Connecting OEMs to Their Machines in Service

Machines are anything but quiet when it comes to the warning signs they deliver before failure. But if OEMs aren’t listening, can they do anything about it?

Aw 27905 Oems

Large equipment manufacturers know that their machines are extremely valuable—not only to the OEM, but to their customers. Downtime or outages associated with the equipment that OEMs produce are extremely expensive in terms of lost production for the OEM. Not to mention the potential for damaged rep- utations and negative impacts to the bottom line for both the OEM and its customer.

Having spent a great deal of time visiting OEMs that are remotely monitoring their distributed fleets or in the process of trying to do so, I’ve had some lengthy conversations with several C-level OEM managers about how they’re approaching the remote monitoring process. In a nutshell, it seems like the process of collecting, analyzing and making decisions from equipment data has been a pretty painful process for most OEMs—more painful than it needs to be.

Following are key points of insight I’ve heard repeatedly from OEMs about why they’re interested in remote monitoring and diagnostics:

  • They’re looking for new ways to improve the performance of their installed assets;
  • They want to improve their end customers’ experience;
  • They’re seeking to create new revenue-generating service models; and
  • They’d like to reduce their overall cost-to-serve.

For these executives, a few of the major pain points to implementing remote monitoring and diagnostics include:

  • Virtually centralizing unlike applications, devices and sensors via a web-based remote monitoring and diagnostic solution is often harder than anticipated.
  • Developing an elegant user interface that is customizable for end-user accounts and optimized for both browser and mobile environments is tough.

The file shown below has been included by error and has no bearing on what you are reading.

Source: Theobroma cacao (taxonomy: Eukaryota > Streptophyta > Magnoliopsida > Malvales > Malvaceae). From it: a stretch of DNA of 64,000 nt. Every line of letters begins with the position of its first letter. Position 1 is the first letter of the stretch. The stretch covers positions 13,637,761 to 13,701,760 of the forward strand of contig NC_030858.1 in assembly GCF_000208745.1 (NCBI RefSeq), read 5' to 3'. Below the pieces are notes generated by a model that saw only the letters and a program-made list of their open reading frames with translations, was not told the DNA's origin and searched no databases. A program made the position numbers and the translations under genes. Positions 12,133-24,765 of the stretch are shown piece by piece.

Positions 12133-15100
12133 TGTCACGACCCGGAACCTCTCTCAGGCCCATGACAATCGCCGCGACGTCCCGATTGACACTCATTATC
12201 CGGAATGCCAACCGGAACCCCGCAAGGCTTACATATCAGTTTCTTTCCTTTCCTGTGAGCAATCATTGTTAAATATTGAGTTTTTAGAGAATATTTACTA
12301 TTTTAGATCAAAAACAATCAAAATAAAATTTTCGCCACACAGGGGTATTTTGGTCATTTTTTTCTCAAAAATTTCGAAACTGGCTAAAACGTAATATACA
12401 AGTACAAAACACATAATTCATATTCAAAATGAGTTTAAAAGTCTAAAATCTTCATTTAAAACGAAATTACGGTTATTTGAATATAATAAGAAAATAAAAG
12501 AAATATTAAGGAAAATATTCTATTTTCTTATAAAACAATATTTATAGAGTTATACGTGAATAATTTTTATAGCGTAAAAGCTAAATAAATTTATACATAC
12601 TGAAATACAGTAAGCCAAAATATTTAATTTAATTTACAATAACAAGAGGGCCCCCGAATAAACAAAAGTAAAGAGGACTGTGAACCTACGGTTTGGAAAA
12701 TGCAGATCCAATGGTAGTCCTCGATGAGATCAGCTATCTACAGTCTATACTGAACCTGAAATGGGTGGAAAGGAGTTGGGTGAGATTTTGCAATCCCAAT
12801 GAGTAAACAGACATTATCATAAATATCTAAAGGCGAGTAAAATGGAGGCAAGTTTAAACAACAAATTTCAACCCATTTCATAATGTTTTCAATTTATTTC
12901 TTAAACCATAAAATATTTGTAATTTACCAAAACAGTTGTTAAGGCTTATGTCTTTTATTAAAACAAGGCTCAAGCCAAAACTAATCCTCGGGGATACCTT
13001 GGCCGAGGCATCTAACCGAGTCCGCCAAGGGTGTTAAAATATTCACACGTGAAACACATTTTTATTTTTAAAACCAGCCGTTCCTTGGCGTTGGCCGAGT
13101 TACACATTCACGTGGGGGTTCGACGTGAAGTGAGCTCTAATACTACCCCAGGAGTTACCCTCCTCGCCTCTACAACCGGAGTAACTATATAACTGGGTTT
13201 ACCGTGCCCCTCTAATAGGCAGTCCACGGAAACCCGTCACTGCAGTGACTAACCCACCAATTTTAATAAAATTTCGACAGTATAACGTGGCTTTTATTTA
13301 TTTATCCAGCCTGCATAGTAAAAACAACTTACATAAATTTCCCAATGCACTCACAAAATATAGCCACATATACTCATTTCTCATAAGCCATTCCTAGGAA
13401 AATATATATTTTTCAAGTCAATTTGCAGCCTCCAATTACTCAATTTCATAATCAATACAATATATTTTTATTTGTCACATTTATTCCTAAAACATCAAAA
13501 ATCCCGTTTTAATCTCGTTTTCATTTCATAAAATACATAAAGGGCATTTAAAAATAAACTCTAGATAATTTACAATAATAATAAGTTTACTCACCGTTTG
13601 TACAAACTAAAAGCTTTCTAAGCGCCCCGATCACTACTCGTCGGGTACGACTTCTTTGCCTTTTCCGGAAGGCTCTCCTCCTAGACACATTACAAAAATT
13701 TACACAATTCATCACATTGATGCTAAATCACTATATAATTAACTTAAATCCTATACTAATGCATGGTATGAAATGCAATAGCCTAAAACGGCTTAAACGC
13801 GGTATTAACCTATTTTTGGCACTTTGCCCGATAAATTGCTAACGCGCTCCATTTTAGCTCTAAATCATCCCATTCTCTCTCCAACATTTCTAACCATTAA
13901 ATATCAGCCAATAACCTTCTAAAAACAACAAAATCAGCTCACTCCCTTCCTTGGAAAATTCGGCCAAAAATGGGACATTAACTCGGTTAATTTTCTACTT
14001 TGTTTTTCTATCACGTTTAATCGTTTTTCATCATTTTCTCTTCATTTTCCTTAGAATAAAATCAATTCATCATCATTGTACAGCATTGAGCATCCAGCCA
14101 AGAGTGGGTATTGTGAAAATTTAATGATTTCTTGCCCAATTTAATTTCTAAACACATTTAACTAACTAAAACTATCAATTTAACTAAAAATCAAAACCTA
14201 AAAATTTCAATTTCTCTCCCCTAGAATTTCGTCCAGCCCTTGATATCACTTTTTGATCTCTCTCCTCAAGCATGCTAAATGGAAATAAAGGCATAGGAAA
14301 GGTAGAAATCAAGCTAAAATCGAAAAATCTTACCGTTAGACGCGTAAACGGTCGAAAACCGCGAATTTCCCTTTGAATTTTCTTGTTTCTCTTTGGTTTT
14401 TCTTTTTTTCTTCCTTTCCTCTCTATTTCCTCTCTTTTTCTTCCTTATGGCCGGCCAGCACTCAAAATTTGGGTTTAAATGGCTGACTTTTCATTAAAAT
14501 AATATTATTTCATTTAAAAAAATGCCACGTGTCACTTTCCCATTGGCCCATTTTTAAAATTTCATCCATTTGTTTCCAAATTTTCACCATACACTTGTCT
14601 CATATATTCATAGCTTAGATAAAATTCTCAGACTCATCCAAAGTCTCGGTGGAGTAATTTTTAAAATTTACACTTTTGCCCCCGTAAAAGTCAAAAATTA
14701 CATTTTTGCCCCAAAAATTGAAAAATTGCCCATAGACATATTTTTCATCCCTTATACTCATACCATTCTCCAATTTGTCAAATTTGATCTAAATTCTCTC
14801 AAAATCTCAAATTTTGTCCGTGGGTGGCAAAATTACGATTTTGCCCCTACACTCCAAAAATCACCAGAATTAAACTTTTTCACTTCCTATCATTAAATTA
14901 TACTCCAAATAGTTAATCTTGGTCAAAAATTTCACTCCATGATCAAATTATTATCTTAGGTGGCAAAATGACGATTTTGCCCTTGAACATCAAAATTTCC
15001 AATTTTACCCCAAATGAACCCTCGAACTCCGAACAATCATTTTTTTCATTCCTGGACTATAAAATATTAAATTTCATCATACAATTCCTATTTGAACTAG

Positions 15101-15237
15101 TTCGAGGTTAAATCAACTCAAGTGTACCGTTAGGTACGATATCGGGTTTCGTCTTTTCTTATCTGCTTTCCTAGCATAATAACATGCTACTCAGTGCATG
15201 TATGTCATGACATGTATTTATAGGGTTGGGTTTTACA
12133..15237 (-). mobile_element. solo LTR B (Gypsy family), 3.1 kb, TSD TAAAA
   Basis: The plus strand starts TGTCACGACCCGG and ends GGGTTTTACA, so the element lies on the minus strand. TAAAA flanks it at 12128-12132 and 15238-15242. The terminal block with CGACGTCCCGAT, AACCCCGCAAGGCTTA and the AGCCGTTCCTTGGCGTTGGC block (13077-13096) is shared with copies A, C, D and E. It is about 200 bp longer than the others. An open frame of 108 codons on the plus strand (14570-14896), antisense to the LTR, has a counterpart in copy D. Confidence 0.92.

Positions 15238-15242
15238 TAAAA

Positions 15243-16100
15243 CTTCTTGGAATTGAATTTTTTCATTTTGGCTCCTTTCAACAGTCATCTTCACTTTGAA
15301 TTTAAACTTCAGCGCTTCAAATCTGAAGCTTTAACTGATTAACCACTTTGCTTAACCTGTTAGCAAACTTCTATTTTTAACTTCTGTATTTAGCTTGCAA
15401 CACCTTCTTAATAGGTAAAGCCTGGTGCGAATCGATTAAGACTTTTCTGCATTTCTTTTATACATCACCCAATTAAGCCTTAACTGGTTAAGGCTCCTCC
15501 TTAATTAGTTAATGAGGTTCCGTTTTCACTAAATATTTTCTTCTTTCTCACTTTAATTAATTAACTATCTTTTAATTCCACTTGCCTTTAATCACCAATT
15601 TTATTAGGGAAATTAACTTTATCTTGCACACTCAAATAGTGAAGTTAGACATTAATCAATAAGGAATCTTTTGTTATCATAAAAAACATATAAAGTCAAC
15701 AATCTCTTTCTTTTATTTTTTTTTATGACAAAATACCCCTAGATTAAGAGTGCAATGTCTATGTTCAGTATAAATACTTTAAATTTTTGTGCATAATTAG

• Few people have clarity on what a three-tiered data privacy model between an automation vendor, OEM and end user should look like.
  • Collecting and historizing large amounts of data, making sense of that data, and reporting it in actionable ways requires expertise and time...lots of time. Acquiring and keeping that expertise in-house is also costly.
  • Developing and maintaining homegrown remote monitoring and diagnostics software that delivers on customers’ expectations also requires expertise and lots of time. It is also expensive. Furthermore, abandoning and writing off the sunk costs of homegrown systems affects people’s pride and, in some cases, people’s livelihood. All in all, it’s not an easy decision to make.

     

    These recent conversations left me wondering: Why do OEMs bother with trying to deliver homegrown remote monitoring and diagnostics solutions themselves? OEMs are, by nature, engineering organizations, not software and IT domain experts. And yet these companies frequently acquire and retain an HMI engineer, a software engineer (or two or three), and an IT team to figure out how to make software applications work on top of their machines, when instead they could go the “appliance” route and save themselves tons of time at work.

    The type of appliance I’m referring to here is a pre-engineered and pre-built solution for a specific problem that significantly reduces the engineering costs and risks for customers. To provide an idea of how such an appliance works, consider GE Intelligent Platforms’ new Equipment Insight solution. This appliance, powered by GE’s Proficy software and RXi industrial PCs, enables OEMs to securely collect data from connected machines, analyze that data, and get actionable information to people to deliver better service levels and optimize equipment performance, leading to new revenue streams and improved customer satisfaction.

    Alarms, overall equipment effectiveness (OEE) and key performance indicator (KPI) data can be viewed in a single, accessible screen on an OEM’s mobile device using Equipment Insight. Plus, a customized risk index provides advanced analytics and predictive detection, allowing OEMs to contact customers before their process goes down.

    When it comes to keeping tabs on an OEM’s machinery once it’s deployed in the field, the appliance route to remote monitoring and diagnostics can effectively reduce costs—in terms of money, resources and time—by leveraging a small number of experts to monitor and troubleshoot an entire fleet of assets.

    Learn more about Equipment Insight at the GE Intelligent Platforms site.

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